Seven out of ten nurseries in Scotland say they are under funded

The vast majority of private and voluntary nurseries in Scotland say that the local authority funding rate doesn’t cover their costs for delivering early learning and childcare (ELC) places, according National Day Nurseries Association (NDNA) Scotland.

NDNA’s nursery sustainability survey released today found that funding for three and four-year-olds did not cover the costs for 70% of nurseries with the average shortfall around £1.25 per hour, which equates to an annual loss per child of £1,425.00. For eligible two-year-old places, 74% of nurseries are making a loss, with the average shortfall of £1.62 per hour or £1,846.80 across the year.

ELC providers also revealed that while the average wage bill was increasing by 11.7% fee increases to parent were being kept to an average of 9% at a time when Scottish Government funded hours make up around 43% of the childcare delivered by providers.

As a result, seven in ten nurseries (70%) expect to make a loss or just break even, making it more difficult for them to invest in their setting premises, learning resources and staff development.

Purnima Tanuku OBE, Chief Executive of National Day Nurseries Association (NDNA) Scotland, said: “These results are very concerning for both providers and parents in Scotland. Everyone wants to see children accessing high quality places that help to give them the best start in life, but this must be done in a sustainable way

“The private and voluntary sector make up a significant proportion of the early learning and childcare sector, offering flexible childcare that working families need. However, if funding does not keep pace with rising costs and staffing bills we will sadly see more settings close, leading to less parental choice.

“The Scottish Government’s commitment to support better pay in our sector is really welcome but we have to see the resources put in to make this a reality. We need councils to pay a truly sustainable rate to their partner providers to help ensure we are recruiting and retaining the best staff into this amazing sector.

“Providers know that childcare costs can be difficult for families, which is why we’re seeing them keep fee increases below the level of their rising costs but this cannot be maintained if your biggest customer is not always paying a sustainable rate.”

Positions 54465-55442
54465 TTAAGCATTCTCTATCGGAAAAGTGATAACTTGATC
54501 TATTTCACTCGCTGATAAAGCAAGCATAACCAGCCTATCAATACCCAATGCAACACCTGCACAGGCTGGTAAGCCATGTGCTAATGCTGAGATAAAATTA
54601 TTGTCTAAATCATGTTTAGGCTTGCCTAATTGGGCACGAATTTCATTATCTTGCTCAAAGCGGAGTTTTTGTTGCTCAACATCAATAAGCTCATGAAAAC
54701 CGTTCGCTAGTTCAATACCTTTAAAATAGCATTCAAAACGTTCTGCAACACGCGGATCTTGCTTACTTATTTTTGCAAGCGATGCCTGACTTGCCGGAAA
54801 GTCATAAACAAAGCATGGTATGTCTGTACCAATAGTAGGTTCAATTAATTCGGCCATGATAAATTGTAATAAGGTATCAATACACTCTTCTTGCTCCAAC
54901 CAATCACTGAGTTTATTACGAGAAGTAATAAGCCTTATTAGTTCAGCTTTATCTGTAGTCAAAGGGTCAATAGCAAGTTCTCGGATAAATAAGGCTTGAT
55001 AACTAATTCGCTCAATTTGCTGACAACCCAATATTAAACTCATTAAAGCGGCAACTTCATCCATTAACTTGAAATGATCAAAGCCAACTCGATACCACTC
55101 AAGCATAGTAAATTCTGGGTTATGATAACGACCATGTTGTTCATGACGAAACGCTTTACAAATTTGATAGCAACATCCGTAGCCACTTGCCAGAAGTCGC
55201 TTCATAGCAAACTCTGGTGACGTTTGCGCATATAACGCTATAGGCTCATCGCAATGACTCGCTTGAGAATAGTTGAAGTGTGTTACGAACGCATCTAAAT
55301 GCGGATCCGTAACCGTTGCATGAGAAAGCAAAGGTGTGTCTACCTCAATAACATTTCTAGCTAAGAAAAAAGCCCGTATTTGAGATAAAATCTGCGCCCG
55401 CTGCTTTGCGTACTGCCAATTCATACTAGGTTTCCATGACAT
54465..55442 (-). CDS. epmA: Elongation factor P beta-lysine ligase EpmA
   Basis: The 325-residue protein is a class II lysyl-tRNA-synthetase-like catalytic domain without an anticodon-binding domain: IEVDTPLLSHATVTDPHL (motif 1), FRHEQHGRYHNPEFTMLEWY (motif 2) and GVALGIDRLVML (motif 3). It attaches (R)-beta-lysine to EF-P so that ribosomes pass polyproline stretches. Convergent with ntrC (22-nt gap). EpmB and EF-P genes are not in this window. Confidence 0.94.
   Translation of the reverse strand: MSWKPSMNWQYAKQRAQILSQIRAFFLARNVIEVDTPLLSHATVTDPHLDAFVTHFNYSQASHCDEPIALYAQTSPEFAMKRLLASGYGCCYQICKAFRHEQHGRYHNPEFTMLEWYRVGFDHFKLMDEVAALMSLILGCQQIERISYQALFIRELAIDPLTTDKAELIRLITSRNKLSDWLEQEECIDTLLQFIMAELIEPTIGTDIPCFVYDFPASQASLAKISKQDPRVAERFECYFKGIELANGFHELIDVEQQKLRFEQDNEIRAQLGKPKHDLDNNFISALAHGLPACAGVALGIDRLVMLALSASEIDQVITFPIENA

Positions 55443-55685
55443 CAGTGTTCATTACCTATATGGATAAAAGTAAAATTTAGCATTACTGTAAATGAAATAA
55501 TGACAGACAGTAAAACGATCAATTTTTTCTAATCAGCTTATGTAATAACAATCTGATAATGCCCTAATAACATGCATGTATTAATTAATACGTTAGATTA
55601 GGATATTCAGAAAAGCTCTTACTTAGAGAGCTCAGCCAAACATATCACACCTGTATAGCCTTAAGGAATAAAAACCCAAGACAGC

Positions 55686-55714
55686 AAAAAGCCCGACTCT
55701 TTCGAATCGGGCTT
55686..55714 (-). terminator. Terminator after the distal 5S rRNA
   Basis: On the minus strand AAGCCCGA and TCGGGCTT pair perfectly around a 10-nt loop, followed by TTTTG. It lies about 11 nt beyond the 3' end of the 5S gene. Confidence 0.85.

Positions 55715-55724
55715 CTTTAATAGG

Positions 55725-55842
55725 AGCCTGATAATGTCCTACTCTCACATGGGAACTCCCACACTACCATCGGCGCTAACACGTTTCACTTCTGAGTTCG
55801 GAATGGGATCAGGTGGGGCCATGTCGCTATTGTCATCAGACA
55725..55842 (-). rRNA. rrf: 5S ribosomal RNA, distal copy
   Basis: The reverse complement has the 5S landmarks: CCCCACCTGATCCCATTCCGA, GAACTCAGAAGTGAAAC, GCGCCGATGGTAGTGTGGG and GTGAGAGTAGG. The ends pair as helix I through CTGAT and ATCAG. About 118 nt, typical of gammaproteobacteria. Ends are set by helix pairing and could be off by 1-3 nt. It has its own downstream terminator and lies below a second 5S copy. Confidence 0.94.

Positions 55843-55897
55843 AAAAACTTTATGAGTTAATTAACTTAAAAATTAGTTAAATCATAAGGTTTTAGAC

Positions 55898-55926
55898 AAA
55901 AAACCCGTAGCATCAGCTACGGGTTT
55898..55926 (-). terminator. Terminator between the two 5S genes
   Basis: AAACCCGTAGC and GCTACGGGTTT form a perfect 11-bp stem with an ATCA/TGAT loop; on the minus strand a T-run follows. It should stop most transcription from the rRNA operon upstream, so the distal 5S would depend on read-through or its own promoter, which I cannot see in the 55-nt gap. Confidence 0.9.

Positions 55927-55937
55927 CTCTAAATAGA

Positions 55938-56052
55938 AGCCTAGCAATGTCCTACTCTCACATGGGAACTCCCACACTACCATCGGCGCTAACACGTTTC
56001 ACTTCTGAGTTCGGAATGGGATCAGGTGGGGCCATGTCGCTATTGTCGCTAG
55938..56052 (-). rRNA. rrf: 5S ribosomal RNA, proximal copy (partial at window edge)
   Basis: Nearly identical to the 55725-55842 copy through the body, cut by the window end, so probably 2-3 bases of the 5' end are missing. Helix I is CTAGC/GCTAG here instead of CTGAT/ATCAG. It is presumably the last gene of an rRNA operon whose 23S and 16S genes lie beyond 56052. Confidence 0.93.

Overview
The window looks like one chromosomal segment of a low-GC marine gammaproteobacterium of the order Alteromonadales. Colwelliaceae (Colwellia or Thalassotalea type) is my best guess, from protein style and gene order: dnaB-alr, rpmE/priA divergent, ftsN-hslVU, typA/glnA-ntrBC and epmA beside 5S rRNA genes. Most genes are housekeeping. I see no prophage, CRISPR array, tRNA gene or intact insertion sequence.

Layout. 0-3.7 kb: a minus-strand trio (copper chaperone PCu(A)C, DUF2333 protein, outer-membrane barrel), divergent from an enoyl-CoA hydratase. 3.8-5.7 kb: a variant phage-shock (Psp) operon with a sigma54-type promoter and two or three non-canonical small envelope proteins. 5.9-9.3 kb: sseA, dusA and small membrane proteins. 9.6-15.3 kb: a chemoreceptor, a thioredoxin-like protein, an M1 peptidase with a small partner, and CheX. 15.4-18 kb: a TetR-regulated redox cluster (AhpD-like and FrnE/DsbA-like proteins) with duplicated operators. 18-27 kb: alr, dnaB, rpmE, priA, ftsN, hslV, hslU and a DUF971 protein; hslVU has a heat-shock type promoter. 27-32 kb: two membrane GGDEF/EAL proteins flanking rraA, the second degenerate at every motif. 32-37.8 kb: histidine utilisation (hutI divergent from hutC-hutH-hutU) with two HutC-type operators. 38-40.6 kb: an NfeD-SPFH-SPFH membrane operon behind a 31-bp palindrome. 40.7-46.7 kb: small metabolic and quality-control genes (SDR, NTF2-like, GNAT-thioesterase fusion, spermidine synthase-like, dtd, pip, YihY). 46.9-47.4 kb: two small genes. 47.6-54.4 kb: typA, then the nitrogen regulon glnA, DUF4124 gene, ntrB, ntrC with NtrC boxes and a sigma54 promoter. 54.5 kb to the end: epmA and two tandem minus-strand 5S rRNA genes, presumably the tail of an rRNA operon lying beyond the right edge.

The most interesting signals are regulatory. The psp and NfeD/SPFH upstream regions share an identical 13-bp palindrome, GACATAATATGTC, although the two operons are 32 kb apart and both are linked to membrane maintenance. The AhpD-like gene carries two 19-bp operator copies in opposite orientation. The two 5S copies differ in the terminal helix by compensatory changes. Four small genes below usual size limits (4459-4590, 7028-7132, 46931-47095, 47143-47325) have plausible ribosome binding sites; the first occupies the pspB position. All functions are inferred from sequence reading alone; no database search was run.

In addition, the survey discovered that 80% of respondents care for children with additional support needs (ASN) but only 20% of these receive a financial support from their local authority to meet the needs of individual children.

Purnima added: “Children with additional support needs can really benefit if we get the system right at the earliest point. However, if they need additional support this must be properly resourced, otherwise it is the provider or parents who are financially punished and the child may miss out.

When the Scottish Government is making plans for the future expansion of two-year-old places Ministers must to take these results into account. They have to ensure so-called sustainable rates are actually supporting providers’ sustainability so they can deliver the high-quality, affordable and accessible childcare that benefits children, families and the economy.”

Full results from NDNA’s State of the Sector Survey Scotland 2024:

  • 11.7% – average staffing bill increase from April 2024
  • 9% – average fee increase to parents from April 2024
  • Business performance: 24% expect to make a loss this year; 46% expect to break even
  • 70% of respondents say their rate for three and four-year-olds (1140 hours) does not cover their costs
  • The estimated average shortfall is £1.25 per child per hour – this is £1,425.00 for 1140 hours across the year
  • 76% of nurseries who responded are eligible to deliver funded two-year-old places on behalf of their local authorities – of these, 74% say the funding does not cover their costs
  • The estimated average shortfall is £1.62 per child per hour – this is £1,846.80 for 1140 hours across the year
  • 80% of nurseries care for children with Additional Support Needs – of these, 80% say they receive no financial support from their local authority
  • The ratio of parent-paid children to Government-funded children is 57% parent paid; 43% funded
  • The survey ran throughout January 2024; responses covered 97 PVI settings across Scotland
  • Scotland

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